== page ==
This revelation is contained in the 2014 Appropriation Bill which the Coordinating Minister of the Economy and Minister of Finance, Ngozi Okonjo-Iweala, recently presented, on behalf of the president, to the two chambers of the National Assembly.

According to the bill, the Headquarters of the Ministry of Environment has a total allocation of N8.312 billion out of which N5.411 billion is for total capital and N2.9 billion for total recurrent.
The details of the budget proposal indicate that the President wants the National Assembly to approve N2.8 billion for erosion and flood control, N700 million for industrial pollution prevention and control, N400 million for tree planting and another N30 million for wildlife conservation.

All these are in addition to the N673.499 million which the ministry will spend on research and development, N112 million on monitoring and evaluation and N24.942 million on anniversaries/celebrations.

The ministry has also introduced such new projects as: green village development to combat drought and desertification in the 11 frontline states, N102.250 million; installation of additional automated flood early warning systems, N102.157 million;  renovation and partitioning of the ministry’s central store in Abuja, N10 million; procurement of physical and electronic storage system, N10 million.

The ministry is also embarking on the purchase of law books worth N10 million and establishment of infrastructure in the ministry with N15 million; contribution to international agencies, N30 million; procurement of three water hyacinth harvester machines, accessories and spare parts, N127.501 million; and upgrading/renovation of facilities in the ministry’s auditorium at the Green, Brown and Forestry Building, Abuja, N80 million.

Also proposed as new projects are: forest resources development, management and tree planting nationwide, N70 million; natural resources conservation and development of management plans for forest reserves, N30 million; the Great Greenwall Sahara Programme, N86.122 million; access contribution to multi-lateral environmental agreements, N40 million; establishment of ozone village, N120 million.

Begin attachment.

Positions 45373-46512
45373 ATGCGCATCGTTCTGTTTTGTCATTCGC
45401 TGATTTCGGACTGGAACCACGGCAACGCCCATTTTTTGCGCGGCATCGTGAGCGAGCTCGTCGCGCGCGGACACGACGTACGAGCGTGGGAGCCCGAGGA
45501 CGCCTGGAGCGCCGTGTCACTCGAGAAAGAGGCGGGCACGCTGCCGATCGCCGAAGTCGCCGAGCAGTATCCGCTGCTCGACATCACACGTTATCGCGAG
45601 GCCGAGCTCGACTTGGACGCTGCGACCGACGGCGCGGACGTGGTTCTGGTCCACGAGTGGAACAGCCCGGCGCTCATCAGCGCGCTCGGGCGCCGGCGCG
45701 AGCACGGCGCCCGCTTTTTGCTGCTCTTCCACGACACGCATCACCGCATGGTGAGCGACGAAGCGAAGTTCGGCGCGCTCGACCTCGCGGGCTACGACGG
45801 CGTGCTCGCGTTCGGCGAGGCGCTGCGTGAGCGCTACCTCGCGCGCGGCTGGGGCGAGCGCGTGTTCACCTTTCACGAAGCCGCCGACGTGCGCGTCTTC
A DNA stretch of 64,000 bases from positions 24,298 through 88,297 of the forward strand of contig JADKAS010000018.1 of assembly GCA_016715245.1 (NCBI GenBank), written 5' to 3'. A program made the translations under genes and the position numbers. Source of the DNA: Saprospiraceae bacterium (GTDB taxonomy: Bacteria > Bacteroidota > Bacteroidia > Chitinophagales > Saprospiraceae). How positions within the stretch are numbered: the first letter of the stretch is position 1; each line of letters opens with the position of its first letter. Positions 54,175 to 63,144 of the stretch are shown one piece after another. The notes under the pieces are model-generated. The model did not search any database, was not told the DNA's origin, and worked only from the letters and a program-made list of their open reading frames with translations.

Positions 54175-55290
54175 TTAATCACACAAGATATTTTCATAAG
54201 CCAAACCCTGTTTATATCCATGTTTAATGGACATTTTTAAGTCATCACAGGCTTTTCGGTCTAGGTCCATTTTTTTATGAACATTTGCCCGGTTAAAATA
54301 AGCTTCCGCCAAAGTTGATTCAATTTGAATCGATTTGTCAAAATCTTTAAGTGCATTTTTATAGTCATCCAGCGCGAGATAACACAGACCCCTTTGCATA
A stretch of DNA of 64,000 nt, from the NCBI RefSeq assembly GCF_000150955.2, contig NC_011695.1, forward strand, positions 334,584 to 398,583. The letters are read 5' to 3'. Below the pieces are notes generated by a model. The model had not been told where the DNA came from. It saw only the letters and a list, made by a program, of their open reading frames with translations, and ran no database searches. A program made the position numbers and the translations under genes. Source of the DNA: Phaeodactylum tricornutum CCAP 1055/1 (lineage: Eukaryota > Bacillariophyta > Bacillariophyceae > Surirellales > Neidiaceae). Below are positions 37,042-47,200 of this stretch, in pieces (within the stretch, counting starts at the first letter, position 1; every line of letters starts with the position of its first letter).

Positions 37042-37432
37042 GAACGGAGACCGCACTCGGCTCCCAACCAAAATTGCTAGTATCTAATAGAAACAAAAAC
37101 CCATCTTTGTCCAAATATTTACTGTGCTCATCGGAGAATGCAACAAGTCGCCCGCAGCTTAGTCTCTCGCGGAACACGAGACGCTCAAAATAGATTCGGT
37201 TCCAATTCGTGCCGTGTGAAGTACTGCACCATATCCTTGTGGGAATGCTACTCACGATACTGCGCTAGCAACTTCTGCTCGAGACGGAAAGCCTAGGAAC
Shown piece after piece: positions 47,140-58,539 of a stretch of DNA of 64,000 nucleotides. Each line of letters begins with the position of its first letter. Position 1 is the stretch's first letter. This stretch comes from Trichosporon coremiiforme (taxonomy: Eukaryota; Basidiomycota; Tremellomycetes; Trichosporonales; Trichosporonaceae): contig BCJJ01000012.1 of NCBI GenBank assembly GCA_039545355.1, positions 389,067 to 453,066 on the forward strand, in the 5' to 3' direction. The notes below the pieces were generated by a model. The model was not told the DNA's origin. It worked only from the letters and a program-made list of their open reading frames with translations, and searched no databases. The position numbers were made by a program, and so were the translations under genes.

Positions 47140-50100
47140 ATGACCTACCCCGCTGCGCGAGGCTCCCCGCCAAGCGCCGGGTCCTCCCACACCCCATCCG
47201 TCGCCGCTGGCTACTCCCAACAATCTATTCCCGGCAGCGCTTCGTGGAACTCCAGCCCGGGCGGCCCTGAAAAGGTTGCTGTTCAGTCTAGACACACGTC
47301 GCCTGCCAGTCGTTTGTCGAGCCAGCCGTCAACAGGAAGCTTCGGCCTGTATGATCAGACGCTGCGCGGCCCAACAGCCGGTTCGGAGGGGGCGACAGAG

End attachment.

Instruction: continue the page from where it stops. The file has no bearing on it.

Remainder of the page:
The ministry is also set to carry out, as part of its new projects, accreditation programme for environmental consultants, N10 million; advocacy for public and environmental sanitation, N25 million; completion of integrated waste management facility, N90 million; bio-technological rehabilitation of an environmentally degraded site in South-west, N50 million; mapping of charcoal producing areas, N35 million;  establishment of solar drying centre with agricultural value chain, N50 million; among others.

Although listed as new projects, most of the items had featured in the 2013 budget with either higher or lower appropriation: industrial pollution prevention and control got N166 million in 2013, erosion and flood control got N7 billion, tree planting got N129 million and wildlife conservation got N20 million.

Dr Okon Christopher, an environmental activist, said the budget for the environmental sector was full of inconsistency and would not deliver anything new to Nigerians.
“There is nothing different from what was budgeted for the sector in 2013. What is the essence of budgeting when the money will not be made available for implementing the programmes and project contained therein?” he asked.

“If you look critically at the budget you will find that it failed to take into account existing projects which already had funding. The Great Green Wall project was allocated N158 million in 2014 while there is already a N13 billion presidential release for the project since 2013. The country got a World Bank loan of $600 million to tackle erosion but this was not reflected in the budget rather, another N2.8 billion was allocated to erosion control in the budget proposal,” He noted.